Poster Presentation Science Protecting Plant Health 2017

Effect of potato variety on Verticillium infection of petioles and yield at harvest. A one year field evaluation (#143)

Tonya J Wiechel 1 , Veradina N Dharjono 2 , Nigel S Crump 3 , Paul W.J. Taylor 2
  1. AgriBio, Centre for AgriBioscience, Agriculture Victoria, Bundoora, VIC, Australia
  2. Faculty of Veterinary and Agricultural Sciences, University of Melbourne, Parkville, Victoria , Australia
  3. ViCSPA, Toolangi, Victoria , Australia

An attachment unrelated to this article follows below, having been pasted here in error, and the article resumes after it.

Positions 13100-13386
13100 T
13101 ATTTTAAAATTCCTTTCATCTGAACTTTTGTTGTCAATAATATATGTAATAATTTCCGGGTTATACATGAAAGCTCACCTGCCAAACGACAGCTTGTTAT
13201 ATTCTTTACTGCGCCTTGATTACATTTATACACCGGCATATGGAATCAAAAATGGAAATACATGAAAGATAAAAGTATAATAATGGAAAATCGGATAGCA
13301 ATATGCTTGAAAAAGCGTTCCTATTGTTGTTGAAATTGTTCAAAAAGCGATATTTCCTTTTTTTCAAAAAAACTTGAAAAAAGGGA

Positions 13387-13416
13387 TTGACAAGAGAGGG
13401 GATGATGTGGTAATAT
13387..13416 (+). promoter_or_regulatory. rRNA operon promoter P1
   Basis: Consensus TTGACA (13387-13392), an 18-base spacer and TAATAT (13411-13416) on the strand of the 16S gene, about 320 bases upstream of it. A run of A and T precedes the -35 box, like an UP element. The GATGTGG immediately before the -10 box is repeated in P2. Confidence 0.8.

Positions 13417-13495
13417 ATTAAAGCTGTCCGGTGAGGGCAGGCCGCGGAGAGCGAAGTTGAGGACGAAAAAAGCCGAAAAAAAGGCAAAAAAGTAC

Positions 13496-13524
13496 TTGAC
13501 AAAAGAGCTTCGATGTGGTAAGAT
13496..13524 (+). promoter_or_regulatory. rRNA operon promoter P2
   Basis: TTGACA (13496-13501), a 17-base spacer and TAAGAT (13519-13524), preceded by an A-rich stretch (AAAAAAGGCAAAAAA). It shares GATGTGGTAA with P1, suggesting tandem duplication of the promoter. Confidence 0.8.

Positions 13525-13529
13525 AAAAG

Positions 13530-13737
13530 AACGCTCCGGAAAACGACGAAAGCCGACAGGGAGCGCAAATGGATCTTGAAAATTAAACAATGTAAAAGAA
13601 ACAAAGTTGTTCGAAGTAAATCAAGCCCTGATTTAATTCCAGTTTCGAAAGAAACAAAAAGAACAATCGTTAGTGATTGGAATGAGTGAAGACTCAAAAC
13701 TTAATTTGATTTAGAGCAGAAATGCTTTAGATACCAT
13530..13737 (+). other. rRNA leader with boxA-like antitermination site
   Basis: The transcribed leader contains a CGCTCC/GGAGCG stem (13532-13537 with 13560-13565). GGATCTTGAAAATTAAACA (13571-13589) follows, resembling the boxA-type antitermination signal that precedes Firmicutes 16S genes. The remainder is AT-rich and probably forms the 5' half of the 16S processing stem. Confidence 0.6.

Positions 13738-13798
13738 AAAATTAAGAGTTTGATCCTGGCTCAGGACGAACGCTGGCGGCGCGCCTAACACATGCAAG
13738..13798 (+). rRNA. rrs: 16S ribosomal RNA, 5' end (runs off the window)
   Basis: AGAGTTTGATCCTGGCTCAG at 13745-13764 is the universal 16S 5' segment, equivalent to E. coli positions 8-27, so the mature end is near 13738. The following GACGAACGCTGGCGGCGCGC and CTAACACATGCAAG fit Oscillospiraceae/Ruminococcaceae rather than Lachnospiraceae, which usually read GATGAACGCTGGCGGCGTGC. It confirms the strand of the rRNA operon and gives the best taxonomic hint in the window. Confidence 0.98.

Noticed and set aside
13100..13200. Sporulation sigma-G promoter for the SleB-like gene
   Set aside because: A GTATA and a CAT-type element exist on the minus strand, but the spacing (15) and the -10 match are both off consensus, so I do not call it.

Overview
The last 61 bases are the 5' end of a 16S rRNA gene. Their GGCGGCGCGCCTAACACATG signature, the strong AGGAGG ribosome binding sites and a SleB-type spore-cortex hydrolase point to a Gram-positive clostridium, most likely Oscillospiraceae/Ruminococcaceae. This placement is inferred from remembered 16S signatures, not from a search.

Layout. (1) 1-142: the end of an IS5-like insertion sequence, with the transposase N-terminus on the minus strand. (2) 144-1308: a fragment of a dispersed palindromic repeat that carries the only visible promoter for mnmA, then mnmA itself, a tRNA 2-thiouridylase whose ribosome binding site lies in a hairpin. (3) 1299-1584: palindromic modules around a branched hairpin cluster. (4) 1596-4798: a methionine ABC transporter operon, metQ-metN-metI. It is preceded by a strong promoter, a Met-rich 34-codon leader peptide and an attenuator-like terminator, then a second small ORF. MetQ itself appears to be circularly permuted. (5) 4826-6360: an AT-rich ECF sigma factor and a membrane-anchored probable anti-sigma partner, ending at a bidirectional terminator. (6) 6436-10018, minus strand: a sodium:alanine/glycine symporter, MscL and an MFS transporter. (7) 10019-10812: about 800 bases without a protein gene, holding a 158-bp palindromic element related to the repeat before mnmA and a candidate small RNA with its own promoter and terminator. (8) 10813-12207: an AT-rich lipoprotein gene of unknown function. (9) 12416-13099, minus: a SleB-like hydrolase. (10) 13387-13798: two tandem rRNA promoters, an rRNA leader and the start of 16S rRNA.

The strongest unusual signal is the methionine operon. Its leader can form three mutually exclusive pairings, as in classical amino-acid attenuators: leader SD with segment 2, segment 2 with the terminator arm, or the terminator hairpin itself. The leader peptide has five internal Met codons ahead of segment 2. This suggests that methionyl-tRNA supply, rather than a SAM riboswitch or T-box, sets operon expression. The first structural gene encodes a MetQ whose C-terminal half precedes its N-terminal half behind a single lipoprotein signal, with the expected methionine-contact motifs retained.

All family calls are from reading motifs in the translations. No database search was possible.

Verticillium dahliae is a major and persistent soil pathogen known to cause verticillium wilt in potato (Solanum tuberosum). Host resistance is one of the most economical, environmental and efficient management practices for this disease. Little is known about the resistance of commercial Australian potato genotypes. In glasshouse variety screening trials using 5 x 104 spores/mL, varieties Denali showed moderate to high resistance and Catani and Desiree moderate resistance to infection by V. dahliae. The aim of this study was to evaluate 11 varieties (Atlantic, Catani, Coliban, Desiree, Kennebec, Nicola, Pike, Ranger Russet, Russet Burbank, Shepody and Trent) under field conditions with a natural infestation. The trial was conducted in a Koo Wee Rup soil with V. dahliae DNA of 36 pg/g soil. Three high health mini tubers were planted per plot with 25 cm spacing in November with 3 replicate plots for each variety. In January, 6 petioles per plot per variety were collected for V. dahliae isolation and in April, tubers were dug by hand and yield per plant determined. Variety did not significantly affect the percentage of petioles infected with V. dahliae and there was no significant effect on yield.  Catani which is considered moderately resistant produced consistent yield even with 50% petiole infection. Kennebec considered resistant with only 15% petiole infection did impact yield. Due to the small sample size in this study, we did not find a relation between varietal V. dahliae infection and yield.